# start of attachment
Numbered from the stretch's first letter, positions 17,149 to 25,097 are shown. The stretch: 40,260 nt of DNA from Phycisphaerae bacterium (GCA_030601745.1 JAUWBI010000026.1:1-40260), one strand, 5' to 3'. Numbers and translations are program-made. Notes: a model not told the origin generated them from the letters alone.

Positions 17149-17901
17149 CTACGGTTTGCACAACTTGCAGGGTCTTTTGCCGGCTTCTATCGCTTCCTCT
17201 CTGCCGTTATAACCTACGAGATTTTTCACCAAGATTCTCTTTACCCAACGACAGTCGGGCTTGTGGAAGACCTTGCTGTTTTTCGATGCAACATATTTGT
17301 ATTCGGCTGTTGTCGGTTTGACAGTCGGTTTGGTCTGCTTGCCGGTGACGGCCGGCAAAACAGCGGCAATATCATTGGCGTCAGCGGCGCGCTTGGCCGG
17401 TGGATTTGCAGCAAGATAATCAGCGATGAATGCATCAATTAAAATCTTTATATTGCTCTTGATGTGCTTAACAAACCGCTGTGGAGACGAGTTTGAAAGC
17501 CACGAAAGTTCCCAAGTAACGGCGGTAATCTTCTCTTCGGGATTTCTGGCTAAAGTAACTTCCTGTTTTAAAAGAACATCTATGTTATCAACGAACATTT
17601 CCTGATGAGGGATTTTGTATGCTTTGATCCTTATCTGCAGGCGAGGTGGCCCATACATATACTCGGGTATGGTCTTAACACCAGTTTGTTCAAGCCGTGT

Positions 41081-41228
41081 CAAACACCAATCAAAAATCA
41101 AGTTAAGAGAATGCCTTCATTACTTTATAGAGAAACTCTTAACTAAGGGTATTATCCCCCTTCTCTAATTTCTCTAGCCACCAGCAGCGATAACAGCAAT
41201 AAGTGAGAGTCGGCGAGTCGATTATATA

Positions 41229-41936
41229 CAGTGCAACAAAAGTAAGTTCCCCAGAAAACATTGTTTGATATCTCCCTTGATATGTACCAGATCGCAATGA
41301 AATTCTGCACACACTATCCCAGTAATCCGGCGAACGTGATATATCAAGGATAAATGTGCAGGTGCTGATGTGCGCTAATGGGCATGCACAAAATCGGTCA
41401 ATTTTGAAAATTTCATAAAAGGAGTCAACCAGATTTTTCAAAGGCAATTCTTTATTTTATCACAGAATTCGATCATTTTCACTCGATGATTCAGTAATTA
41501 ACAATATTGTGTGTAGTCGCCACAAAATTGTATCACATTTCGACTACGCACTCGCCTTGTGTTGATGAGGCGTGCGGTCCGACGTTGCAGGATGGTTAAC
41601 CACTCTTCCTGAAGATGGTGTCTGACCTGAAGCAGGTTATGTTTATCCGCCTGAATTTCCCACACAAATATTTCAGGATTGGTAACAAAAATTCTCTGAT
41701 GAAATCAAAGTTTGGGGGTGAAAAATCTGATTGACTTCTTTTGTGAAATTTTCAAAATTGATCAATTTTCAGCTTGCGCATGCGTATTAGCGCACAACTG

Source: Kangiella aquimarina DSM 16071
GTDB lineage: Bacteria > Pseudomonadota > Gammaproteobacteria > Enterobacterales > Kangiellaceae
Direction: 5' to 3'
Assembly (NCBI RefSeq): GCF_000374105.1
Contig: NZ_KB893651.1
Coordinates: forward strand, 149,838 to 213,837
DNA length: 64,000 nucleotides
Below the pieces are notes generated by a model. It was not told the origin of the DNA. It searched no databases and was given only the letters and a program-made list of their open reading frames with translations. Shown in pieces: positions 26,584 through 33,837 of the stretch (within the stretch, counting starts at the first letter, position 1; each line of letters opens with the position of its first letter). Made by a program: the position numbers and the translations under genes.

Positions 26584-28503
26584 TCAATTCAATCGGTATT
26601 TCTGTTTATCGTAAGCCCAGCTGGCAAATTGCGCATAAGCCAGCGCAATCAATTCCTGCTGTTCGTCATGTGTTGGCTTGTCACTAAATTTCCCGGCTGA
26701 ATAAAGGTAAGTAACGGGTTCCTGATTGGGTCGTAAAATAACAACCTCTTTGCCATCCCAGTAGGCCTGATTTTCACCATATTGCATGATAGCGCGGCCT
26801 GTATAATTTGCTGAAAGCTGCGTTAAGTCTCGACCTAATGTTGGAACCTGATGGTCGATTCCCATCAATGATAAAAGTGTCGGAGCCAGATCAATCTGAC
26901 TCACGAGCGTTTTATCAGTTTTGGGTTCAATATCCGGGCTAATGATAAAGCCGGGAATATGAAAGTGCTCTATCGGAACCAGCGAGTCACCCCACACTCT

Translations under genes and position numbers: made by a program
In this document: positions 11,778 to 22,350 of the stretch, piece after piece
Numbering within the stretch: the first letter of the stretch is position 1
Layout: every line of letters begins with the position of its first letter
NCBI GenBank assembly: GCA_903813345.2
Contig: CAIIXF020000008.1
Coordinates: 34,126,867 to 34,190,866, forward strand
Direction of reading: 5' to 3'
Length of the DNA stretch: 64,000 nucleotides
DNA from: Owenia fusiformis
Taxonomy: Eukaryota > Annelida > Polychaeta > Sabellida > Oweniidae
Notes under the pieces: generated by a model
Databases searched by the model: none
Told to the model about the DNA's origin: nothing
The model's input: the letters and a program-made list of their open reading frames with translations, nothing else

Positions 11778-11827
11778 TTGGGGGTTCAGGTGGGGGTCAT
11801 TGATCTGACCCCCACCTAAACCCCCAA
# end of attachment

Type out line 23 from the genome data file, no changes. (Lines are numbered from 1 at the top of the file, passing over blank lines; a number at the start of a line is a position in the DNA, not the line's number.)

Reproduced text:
Assembly (NCBI RefSeq): GCF_000374105.1